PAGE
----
Seven Years Of Ubuntu Performance - Benchmarking Ubuntu 13.04 Through Ubuntu 20.04 Development Builds
Written by Michael Larabel in Operating Systems on 23 December 2019. Page 1 of 12. 8 Comments

The latest in our series of interesting year-end benchmarks -- made more interesting by also looking at the Linux performance over the 2010s -- is looking at the performance of Ubuntu Linux over the past roughly seven years by re-testing all the releases. Ubuntu 19.10 stable and Ubuntu 20.04 LTS development builds were tested along with the Ubuntu releases going back to Ubuntu 13.04, the initial release where the Intel Sandy Bridge support was in good shape for the Core i7 2700K platform being used for this round of benchmarking. It's quite a wild ride looking at the Ubuntu performance over this long span with dozens of different workloads.

The Intel Core i7 2700K Sandy Bridge was used for testing as it allows for good Linux support going back to early 2013 right after these processors first launched. Given the popularity of Sandy Bridge back in the day and some users possibly still relying upon the likes of the i7-2700K or i5-2500K or having used them at some point, it makes these numbers all the more interesting.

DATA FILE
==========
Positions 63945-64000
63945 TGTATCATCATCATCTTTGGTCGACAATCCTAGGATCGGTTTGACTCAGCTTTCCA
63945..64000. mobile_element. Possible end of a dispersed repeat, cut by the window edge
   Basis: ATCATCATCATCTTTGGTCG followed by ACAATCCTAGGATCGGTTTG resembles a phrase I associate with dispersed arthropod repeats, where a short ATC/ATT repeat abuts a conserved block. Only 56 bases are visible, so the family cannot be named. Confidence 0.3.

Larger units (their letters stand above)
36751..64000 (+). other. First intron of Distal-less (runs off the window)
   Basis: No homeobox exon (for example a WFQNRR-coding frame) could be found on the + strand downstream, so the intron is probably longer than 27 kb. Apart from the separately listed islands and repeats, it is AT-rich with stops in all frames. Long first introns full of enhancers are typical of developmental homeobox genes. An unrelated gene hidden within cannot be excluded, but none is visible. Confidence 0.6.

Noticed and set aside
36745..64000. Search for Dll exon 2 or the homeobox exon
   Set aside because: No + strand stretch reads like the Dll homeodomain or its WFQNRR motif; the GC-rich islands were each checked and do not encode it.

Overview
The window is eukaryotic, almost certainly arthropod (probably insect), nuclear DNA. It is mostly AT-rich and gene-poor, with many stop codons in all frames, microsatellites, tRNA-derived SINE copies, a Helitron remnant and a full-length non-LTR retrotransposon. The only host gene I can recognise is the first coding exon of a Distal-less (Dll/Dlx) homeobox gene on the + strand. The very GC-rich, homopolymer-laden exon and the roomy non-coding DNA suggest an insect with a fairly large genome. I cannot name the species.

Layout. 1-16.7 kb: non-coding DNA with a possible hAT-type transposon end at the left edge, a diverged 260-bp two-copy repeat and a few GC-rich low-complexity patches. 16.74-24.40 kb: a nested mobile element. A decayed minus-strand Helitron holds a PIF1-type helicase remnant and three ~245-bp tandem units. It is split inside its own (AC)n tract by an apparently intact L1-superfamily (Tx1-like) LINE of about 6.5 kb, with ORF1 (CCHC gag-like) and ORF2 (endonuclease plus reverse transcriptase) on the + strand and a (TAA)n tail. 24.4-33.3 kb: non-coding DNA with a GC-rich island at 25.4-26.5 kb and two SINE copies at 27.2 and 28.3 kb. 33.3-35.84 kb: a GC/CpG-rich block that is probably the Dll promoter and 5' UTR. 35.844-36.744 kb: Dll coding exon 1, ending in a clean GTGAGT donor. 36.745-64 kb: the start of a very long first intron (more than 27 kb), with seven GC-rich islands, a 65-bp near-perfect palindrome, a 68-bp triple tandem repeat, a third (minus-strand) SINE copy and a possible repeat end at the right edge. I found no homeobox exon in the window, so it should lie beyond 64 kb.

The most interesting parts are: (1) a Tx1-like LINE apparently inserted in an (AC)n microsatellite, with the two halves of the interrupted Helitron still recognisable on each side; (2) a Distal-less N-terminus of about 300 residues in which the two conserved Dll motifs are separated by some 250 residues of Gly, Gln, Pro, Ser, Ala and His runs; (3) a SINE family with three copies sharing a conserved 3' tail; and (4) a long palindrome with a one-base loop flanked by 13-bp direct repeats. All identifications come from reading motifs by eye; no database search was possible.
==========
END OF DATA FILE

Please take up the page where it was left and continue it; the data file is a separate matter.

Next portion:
Throughout this benchmarking the four core / eight thread processor was running at its stock frequencies (3.5GHz base / 3.9GHz turbo), a BIOSTAR B75MU3B motherboard was in use, 2 x 4GB DDR3-1600 memory, and a 525GB Crucial MX300 SATA 3.0 SSD was used. On the graphics side was the integrated Intel HD Graphics 3000. The hardware was obviously maintained the same throughout the entire duration of testing (on the system table below, any differences just amount to reporting differences from the software stack between Ubuntu releases).

Every release from Ubuntu 13.04 through Ubuntu 20.04 daily was tested except for Ubuntu 17.10/17.10.1 as that release wouldn't boot properly on this system but just kernel panic. For the Ubuntu LTS releases, the original xx.yy.0 releases were tested to avoid the hardware enablement stack back-ports and to avoid getting mitigation coverage in 14.04/16.04 but not in the other old releases. So for Ubuntu 18.04 and beyond given their timing are the releases where all of the security mitigations are in place for their time since disclosure in early 2018.

Via the Phoronix Test Suite a great number of tests were run ranging from web browser performance to compilation tests to other common real-world scenarios. If you enjoy articles like these and our other daily Linux hardware benchmarking, consider showing your support this holiday season and with this week's special.


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